By: Sara Warden
2 min read December 2019 — Art Basel is in to town. When Swiss art dealers Ernst Beyeler, Trudl Bruckner and Balz Hilt began the show in Basel, Switzerland, in 1970, it was a cult hit. As the art fair gained momentum over the years it added two additional venues – Hong Kong and Miami Beach. Now, Art Basel Miami Beach brings the city to a standstill.
Started in 2002, the Miami Beach show itself draws in 70,000 visitors per year, 4,000 artists and over 250 of the world’s leading galleries participate. For those galleries accepted to exhibit in the main Art Basel space at the Miami Beach Convention Center, the cost starts at $100,000. Miami Beach also attracts over 20 satellite fairs, and there is so much art buzz around town during the dates that the week is now known as Miami Art Week. Tickets are available at $65 a pop, but for many, that’s a steal to access so many world-class artists all in one place.
Art Basel has played a significant role in democratizing access to these works of art and providing exposure for up-and-coming artists. In the 1980s, for example, the global art world was but a tiny network. “We knew every collector in the world then. Ninety percent of them were in New York or Germany,” collector Don Rubell told The New York Times. But now, times have changed. “Miami is not just bikinis and muscles anymore.”
UBS and Art Basel research shows that the global art market hit $63.7 billion in sales in 2017, with the United States the largest market, accounting for 42 percent. Art Basel Miami is responsible for about 10 percent of domestic sales, Alexander Forbes, executive editor of the art news website Artsy, told Marketplace. “$2 billion to $3 billion worth of art is usually on view,” he said.
Rubell and his wife Mera were instrumental in convincing Art Basel to set up shop in Miami in the early 2000s and the family collection now occupies a whopping 100,000-square-foot campus in Allapattah, which they purchased for $4 million. At the same time the Rubells purchased the plot, they bought a neighboring piece of land for $8.6 million.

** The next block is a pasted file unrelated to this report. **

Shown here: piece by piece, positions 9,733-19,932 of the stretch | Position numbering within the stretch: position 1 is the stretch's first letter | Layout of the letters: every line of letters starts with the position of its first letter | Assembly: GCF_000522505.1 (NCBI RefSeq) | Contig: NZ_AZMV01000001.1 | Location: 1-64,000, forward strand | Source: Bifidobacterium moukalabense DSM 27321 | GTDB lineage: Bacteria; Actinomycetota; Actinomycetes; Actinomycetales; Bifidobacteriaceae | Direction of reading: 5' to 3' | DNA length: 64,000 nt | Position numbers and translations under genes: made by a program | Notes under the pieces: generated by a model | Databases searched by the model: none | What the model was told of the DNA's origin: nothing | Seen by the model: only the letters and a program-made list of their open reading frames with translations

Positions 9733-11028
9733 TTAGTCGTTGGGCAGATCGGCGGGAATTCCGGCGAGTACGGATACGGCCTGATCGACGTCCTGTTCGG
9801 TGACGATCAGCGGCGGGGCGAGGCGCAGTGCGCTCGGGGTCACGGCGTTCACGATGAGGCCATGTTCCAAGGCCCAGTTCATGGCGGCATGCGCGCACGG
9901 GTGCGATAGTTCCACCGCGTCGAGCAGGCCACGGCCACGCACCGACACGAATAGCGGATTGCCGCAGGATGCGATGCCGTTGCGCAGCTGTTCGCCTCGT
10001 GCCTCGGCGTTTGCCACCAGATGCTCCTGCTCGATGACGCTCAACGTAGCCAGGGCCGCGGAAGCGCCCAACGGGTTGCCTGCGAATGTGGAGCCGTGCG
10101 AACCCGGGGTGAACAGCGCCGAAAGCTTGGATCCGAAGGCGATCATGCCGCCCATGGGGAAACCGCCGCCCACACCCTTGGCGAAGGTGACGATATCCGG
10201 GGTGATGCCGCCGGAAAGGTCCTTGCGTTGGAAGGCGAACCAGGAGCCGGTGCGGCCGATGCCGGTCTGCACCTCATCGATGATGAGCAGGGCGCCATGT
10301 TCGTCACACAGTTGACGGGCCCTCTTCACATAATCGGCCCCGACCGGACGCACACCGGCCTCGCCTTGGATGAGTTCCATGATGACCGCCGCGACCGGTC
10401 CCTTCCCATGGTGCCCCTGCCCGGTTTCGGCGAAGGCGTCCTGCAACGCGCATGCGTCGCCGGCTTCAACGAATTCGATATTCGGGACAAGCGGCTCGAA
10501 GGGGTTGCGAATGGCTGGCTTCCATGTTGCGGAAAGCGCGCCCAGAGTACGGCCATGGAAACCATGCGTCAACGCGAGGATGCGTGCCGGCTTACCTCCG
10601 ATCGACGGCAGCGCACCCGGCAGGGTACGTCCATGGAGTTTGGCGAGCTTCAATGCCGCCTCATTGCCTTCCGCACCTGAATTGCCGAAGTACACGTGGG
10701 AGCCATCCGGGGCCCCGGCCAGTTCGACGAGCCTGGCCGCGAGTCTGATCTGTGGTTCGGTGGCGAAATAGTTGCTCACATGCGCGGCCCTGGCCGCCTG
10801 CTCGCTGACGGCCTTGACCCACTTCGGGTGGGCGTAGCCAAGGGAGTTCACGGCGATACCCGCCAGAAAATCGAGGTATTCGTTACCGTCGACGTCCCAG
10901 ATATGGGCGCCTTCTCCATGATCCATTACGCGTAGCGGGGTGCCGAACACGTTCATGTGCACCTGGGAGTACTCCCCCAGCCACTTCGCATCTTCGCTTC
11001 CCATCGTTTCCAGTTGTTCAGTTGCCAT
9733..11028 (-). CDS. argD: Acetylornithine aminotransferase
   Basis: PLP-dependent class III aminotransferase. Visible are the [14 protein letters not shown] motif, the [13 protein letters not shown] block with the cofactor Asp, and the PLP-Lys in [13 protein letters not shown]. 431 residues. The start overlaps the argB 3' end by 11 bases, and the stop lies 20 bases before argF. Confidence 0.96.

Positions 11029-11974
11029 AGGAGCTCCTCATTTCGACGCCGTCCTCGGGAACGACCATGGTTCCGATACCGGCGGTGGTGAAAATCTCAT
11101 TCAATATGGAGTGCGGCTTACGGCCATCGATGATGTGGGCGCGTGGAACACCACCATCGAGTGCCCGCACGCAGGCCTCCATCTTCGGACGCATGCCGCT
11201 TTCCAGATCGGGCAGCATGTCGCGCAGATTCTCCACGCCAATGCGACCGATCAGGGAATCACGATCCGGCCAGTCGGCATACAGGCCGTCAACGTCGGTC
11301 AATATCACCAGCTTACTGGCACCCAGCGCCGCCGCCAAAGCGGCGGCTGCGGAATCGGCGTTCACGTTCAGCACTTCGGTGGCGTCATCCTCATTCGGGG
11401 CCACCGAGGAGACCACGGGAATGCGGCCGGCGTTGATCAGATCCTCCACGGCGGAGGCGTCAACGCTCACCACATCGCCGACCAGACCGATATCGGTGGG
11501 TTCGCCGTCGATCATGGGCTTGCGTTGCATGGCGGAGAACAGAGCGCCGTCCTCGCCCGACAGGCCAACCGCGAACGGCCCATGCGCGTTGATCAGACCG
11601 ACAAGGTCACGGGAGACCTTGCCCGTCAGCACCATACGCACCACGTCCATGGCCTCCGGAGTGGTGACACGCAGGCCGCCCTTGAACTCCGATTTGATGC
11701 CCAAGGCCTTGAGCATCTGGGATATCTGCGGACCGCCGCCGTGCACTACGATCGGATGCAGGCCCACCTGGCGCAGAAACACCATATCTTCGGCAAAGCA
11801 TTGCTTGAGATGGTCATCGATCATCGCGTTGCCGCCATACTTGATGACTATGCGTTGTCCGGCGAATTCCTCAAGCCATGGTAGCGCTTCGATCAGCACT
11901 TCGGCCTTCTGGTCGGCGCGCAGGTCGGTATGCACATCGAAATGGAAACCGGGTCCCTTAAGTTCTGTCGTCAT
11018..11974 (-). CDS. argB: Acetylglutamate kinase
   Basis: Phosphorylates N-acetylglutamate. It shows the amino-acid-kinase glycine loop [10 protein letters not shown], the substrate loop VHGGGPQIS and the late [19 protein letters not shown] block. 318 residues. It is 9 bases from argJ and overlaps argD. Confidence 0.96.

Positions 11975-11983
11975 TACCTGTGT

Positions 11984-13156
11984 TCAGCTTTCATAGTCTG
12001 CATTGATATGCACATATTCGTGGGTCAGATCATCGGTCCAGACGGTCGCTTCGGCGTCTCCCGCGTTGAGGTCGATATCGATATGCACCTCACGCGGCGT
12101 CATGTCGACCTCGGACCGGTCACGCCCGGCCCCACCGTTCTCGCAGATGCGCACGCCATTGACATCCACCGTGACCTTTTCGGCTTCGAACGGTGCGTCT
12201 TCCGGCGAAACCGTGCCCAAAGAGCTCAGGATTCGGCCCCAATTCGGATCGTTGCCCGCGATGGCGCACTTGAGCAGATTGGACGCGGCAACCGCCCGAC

According to Esther Park, a regular on the Miami art scene, Miami has just the right features to make it a haven for an event like Art Basel. “Miami was always going to blow up eventually,” she told Miami New Times. “It’s just that Basel propelled it.”
Samuel Keller, Art Basel’s director, acknowledged in an interview with The New York Times that Miami was a risky choice, but that it had all the ingredients for success. “Here there is a huge potential, economically but also culturally,” he said, calling the city “the gateway to Latin America, a melting pot of minorities from European to Jewish to gay.”
The four-day extravaganza attracts the most prestigious art buyers from all over the world, who enjoy splashing out. The trade fair has partnered with several major hotels in the area to offer preferential rates for attendees, but to stay in The W South Beach, The Standard Spa, Miami Beach or Nautilus by Arlo, prices still start at $422 per night and go right up to $1,650.
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